Barclays Capital's latest downward revision for 2009 online ad spending calls for a meager 2.3 percent increase over last year to $23.7 billion. Just four months ago, analysts at the investment bank were calling for a reasonable 6 percent bump from '08, though that was a significant downgrade from Barclays' October forecast of 16 percent growth. Still to put it in context, total ad spend is expected to decline 13 percent (Barclays projected a 10 percent drop in December). Meanwhile, the outlook for newspapers hasn't gotten any worse than what Barclays predicted in December; analysts are maintaining that revenues in the category will fall 21 percent this year and will drop 10 percent in 2010.
Online segments: Even search doesn't appear as robust as it did previously. Back in December, Barclays thought the segment would rise 20 percent in '09, but now, it looks like search will only grow 8 percent. Four months ago, display was merely anemic with a 4 percent growth projection; at the moment, however, display is expected to slip into negative territory, down 1.2 percent this year. Barclays also sees a 7.5 percent decline in "auctions and other," while lead gen and e-mail marketing will hardly increase at all , growing 1 percent.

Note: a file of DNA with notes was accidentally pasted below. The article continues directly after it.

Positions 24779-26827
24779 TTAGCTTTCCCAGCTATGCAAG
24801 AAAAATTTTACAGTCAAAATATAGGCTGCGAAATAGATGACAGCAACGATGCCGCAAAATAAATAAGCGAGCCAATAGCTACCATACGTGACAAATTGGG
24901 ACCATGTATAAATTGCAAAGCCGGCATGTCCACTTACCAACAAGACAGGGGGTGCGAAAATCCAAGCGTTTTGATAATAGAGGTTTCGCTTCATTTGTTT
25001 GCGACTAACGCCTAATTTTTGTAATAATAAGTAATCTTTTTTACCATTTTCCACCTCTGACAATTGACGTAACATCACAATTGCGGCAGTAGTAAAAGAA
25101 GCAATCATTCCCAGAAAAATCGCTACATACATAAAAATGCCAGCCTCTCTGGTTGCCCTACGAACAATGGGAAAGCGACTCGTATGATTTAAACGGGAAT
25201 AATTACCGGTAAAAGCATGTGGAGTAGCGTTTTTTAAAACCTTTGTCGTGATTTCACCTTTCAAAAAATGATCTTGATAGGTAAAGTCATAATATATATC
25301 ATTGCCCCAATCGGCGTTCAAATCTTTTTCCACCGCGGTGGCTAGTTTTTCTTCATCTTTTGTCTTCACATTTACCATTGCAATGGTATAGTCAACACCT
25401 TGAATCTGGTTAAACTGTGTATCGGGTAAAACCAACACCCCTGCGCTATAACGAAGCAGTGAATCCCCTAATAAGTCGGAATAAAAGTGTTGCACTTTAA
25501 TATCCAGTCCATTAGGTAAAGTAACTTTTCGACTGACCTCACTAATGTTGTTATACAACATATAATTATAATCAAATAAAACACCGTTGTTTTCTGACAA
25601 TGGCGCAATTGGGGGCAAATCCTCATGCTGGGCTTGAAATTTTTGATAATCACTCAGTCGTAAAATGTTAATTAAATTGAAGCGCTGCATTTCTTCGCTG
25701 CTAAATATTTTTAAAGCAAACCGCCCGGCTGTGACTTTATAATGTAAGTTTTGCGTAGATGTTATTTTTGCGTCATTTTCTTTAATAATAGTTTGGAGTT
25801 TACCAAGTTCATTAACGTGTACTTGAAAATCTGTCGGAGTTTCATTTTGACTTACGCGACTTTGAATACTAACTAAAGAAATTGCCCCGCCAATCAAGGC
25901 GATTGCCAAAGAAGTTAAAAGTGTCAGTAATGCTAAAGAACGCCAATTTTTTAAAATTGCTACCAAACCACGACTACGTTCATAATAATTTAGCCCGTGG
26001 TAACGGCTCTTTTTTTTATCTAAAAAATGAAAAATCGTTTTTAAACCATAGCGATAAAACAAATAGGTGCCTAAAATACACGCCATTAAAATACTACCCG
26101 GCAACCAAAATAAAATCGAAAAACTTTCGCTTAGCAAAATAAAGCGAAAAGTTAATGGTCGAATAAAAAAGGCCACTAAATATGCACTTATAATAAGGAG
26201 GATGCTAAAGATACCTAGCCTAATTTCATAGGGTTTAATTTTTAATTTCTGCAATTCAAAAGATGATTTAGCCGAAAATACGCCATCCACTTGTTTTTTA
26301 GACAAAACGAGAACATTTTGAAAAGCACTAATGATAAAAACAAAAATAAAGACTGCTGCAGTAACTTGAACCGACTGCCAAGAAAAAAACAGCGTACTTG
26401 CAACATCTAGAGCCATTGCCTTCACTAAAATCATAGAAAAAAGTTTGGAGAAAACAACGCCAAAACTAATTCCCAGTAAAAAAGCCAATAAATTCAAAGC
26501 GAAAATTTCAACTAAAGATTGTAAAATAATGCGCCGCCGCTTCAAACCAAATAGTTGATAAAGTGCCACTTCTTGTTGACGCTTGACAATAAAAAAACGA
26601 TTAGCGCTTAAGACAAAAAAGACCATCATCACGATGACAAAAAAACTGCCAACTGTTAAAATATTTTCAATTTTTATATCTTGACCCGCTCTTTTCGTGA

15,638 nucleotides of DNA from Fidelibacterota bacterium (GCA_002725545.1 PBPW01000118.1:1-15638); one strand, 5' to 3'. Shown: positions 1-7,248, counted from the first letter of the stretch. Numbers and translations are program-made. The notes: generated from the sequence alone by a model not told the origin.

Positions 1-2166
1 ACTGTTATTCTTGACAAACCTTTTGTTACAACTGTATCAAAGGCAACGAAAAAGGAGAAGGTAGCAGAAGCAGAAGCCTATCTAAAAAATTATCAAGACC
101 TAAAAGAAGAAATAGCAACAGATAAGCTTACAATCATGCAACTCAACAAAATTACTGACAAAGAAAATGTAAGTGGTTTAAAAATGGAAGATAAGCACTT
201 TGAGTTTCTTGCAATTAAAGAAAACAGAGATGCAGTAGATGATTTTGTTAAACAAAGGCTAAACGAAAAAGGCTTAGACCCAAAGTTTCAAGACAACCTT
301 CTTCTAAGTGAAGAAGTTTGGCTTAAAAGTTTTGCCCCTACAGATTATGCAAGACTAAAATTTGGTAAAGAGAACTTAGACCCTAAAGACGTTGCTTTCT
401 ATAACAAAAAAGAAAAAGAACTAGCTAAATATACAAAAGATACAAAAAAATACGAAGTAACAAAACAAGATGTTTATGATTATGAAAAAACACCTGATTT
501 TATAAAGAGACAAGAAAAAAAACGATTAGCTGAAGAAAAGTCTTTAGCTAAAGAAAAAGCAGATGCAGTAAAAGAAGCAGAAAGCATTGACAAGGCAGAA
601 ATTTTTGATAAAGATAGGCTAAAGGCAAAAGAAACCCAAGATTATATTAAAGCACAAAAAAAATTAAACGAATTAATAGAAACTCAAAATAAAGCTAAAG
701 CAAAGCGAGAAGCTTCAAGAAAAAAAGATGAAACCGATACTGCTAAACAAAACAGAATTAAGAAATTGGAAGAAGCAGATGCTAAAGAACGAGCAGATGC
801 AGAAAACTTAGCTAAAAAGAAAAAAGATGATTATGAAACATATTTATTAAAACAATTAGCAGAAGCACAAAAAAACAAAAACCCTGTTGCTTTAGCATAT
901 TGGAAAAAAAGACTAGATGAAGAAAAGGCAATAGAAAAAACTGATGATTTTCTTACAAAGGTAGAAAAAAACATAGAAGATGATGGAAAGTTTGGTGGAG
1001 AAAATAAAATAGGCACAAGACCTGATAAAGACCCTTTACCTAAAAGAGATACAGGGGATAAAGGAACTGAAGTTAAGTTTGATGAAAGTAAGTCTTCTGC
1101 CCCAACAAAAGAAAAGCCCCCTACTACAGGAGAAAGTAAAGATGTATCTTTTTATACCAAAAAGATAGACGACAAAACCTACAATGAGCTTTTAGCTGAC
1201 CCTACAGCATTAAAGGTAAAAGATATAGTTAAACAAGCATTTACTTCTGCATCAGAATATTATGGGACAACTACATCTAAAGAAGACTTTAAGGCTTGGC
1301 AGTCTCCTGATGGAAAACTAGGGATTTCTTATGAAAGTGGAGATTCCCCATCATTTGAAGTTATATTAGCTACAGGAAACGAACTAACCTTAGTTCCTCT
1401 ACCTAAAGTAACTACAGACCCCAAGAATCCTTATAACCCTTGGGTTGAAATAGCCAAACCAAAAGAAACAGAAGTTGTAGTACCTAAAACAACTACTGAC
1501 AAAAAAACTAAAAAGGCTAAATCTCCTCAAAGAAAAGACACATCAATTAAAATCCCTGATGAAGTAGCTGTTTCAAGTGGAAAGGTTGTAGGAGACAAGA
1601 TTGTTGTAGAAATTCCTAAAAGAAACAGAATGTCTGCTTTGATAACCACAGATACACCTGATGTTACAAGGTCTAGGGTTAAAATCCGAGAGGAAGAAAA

Better luck next year: For 2010, Barclays believes that online ad growth will revive somewhat. But the projected 5.7 percent increase in internet ad revs, reaching $25.1 billion, is fairly lackluster considering the tremendous double digit growth the past few years. For the moment, Barclays forecasts display making it back to the positive side with a small 2.7 percent gain, while search could be up 10 percent. Expectations will get dimmer for the "auctions and other" segment with a 1 percent decline as lead gen and e-mail are set to rise 3.4 percent. Still, things should only get better for online advertising from here on out, as the space takes a greater share of the total ad pie. Internet ad's market share will cross over and pass that of the newspapers in 2010 at 10.5 percent as the print vehicles start to shrink to 10.3 percent.
By David Kaplan